Handling escalating growth no longer means "just" providing more security, more ticketing counters, more baggage capacity and more ground transportation. Progress in technology, in sustainable living practices and in considering passenger and staff "well-being’" is shaping a new perspective on the types of spaces and systems that will define airports of the near future. Global expenditure on airport infrastructure is climbing, opening up opportunities to realize new visions that focus on major improvements, rather than servicing the flawed status quo.
Some cities have already implemented innovations that are redefining the airport’s purpose.
Changi Airport in Singapore is seeing the growth of new retail and leisure experiences, within a uniquely rich botanical environment.
At Marseille Provence Airport in France, an iconic terminal is being rejuvenated, rather than demolished. By embracing the latest philosophies, the airport is moving into the future for decades to come.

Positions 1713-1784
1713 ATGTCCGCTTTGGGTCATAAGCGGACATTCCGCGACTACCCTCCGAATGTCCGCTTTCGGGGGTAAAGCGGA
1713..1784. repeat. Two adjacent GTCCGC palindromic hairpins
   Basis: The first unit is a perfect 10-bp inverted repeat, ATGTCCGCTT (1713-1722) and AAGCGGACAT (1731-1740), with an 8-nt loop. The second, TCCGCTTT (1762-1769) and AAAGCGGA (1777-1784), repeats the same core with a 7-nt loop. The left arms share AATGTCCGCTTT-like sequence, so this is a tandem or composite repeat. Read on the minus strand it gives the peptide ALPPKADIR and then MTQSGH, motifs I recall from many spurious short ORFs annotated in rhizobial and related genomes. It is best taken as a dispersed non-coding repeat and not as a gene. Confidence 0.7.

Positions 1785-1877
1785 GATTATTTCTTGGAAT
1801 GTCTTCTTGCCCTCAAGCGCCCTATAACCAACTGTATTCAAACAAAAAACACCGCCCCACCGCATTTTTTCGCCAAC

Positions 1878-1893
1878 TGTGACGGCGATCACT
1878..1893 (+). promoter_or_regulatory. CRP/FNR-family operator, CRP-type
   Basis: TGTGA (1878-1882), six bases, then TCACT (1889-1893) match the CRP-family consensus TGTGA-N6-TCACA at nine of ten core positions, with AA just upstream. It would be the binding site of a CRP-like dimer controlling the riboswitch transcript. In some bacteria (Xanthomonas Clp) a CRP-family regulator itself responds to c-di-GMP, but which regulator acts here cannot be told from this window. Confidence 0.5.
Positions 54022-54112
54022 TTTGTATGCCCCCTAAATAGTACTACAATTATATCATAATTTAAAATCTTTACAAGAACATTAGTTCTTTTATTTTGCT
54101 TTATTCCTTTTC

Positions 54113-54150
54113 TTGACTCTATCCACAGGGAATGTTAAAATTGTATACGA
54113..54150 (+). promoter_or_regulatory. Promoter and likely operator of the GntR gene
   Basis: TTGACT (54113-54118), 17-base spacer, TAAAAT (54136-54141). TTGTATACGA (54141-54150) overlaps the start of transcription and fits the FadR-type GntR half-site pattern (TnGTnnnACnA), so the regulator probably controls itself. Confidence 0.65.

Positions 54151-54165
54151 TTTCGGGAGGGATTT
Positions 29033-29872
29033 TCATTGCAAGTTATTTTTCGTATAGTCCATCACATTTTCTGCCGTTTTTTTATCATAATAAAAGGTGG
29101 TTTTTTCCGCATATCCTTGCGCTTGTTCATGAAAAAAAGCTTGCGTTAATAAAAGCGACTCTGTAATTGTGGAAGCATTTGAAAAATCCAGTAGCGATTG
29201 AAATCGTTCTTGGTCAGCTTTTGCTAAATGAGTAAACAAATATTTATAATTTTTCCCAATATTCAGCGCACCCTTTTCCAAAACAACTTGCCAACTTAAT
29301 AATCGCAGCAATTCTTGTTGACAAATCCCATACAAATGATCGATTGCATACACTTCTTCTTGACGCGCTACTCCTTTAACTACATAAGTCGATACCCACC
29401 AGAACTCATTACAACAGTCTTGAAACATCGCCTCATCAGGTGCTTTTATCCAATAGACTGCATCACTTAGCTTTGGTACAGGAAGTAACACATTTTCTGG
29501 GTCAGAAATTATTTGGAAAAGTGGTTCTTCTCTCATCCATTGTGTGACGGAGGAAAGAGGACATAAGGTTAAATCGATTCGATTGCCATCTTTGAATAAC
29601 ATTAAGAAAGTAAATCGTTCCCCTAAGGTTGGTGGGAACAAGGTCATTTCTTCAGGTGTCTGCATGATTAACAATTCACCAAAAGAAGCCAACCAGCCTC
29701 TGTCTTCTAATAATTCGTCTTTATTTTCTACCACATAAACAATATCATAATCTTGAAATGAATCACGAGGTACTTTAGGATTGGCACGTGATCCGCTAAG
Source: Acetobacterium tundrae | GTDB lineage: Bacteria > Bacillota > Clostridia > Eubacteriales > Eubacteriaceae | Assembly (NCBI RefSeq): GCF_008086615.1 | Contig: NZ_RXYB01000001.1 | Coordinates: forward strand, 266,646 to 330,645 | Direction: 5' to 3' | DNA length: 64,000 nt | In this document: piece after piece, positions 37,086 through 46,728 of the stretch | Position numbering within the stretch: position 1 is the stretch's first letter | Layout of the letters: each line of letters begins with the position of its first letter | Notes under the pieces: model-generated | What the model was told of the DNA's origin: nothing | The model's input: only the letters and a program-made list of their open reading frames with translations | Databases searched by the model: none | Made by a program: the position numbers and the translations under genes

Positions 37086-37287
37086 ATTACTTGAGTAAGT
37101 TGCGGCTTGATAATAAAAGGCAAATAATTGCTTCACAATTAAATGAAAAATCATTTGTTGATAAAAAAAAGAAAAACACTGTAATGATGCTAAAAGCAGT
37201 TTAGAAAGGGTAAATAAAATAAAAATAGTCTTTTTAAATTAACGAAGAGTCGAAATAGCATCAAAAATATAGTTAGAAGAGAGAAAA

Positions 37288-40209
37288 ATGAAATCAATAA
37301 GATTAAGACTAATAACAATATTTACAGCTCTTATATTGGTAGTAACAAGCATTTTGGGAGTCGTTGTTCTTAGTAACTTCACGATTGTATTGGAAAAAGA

Toronto Pearson International Airport, Canada’s main hub, is developing a truly regional, if not national, transit centre, where new highways and rail lines will converge, creating connections to towns and cities for the international air traveller.
At LaGuardia Airport in New York, technical innovation comes together with business acumen to prepare this gateway airport to thrive. On the technical front, the unique application of two stunning bridges to span the taxiways is one of the innovations designed to unlock what is an exceedingly tight airport. On the business front, the adoption of a P3 finance model enables these forward-looking changes to happen.
Picture if you will, airports around the world providing easy, fast and stress-free passenger navigation every day. This advanced offering, driven by the objectives of operational efficiency and passenger well-being, would bring an unprecedented level of passenger satisfaction extending throughout the traveller’s journey.